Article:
Sharing the stage has always been a great endeavor to me: being with the wonderful cast of a colorful play, dancing to music with a graceful partner, even singing melodious songs in a choir or reciting lines in chorus. The stage, after all, is my friend, and who would not want to share a friend when it is for the best of everyone's interest.
Sharing the stage is like being one with the others: the eyes of the audience are fixed not only at me, but to all, like we are one though we stand out, and a challenge for me, to stand out, but not outshine the rest. The stage, after all, is my home, and every member is a family, and every member is important.
Sharing the stage is my training for life: it teaches me to be mindful of the things that I do, that every line forgotten, every move failed to make shall affect the others, not only myself. The stage, after all, is my school, and each time I am about to be up there and on there, I learn.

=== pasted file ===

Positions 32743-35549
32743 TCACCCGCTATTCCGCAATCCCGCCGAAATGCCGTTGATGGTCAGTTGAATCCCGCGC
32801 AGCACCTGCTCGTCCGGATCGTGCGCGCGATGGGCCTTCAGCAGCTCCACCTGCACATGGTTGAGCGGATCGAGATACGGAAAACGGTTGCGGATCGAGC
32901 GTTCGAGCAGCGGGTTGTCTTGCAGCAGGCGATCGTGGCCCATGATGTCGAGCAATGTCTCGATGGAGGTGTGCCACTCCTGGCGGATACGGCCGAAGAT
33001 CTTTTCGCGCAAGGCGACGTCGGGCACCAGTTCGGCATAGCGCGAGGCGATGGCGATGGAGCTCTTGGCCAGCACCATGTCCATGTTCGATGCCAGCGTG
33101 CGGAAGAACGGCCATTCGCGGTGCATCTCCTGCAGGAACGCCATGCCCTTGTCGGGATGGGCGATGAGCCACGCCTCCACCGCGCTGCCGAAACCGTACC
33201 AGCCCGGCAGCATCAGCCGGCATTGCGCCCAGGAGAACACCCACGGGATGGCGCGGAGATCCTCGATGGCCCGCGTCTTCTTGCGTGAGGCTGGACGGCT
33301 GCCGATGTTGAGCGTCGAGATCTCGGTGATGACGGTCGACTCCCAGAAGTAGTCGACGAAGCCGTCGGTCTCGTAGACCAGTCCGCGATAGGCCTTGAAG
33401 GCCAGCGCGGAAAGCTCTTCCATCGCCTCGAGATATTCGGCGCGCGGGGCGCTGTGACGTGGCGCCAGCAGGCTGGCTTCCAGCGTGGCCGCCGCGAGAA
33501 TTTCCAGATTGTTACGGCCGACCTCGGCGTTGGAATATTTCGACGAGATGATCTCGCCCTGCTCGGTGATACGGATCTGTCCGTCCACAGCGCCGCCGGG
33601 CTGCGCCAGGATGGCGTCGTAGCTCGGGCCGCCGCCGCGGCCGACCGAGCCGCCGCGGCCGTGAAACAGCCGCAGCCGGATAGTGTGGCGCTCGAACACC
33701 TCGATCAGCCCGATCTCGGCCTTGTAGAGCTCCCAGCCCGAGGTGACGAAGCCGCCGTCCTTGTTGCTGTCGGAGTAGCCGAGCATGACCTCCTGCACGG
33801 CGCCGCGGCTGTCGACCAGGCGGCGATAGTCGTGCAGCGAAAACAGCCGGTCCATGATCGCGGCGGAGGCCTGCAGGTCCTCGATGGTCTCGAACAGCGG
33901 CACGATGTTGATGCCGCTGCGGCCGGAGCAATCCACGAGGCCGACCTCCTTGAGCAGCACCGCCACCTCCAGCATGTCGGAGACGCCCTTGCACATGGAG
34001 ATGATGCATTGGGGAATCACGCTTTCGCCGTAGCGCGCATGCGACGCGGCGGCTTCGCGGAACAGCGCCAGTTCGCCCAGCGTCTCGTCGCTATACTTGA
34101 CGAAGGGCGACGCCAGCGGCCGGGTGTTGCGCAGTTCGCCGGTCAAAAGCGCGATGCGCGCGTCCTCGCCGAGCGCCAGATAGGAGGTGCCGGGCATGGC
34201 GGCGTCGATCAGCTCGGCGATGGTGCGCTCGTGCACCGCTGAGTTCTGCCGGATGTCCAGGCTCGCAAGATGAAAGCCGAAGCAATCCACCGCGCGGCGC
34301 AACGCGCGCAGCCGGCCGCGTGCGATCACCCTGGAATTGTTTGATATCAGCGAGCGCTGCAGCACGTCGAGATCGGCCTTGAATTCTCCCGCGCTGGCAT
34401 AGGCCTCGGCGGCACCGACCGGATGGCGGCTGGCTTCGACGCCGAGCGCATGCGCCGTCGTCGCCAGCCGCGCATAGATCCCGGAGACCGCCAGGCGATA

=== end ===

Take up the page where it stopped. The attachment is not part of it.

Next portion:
But there is this time when sharing the stage sent chills down my spine.
The stage became threatening and taunting and troubling: the stage was no longer my friend.
The stage felt cramped, cold and crass: I am harmed, it was no longer my home.
The stage felt sordid, slippery and scary: I am afraid, it was no longer my school.
It was when I shared the stage with a foe in your story, and the stage were your eyes, and you were just tongue-tied.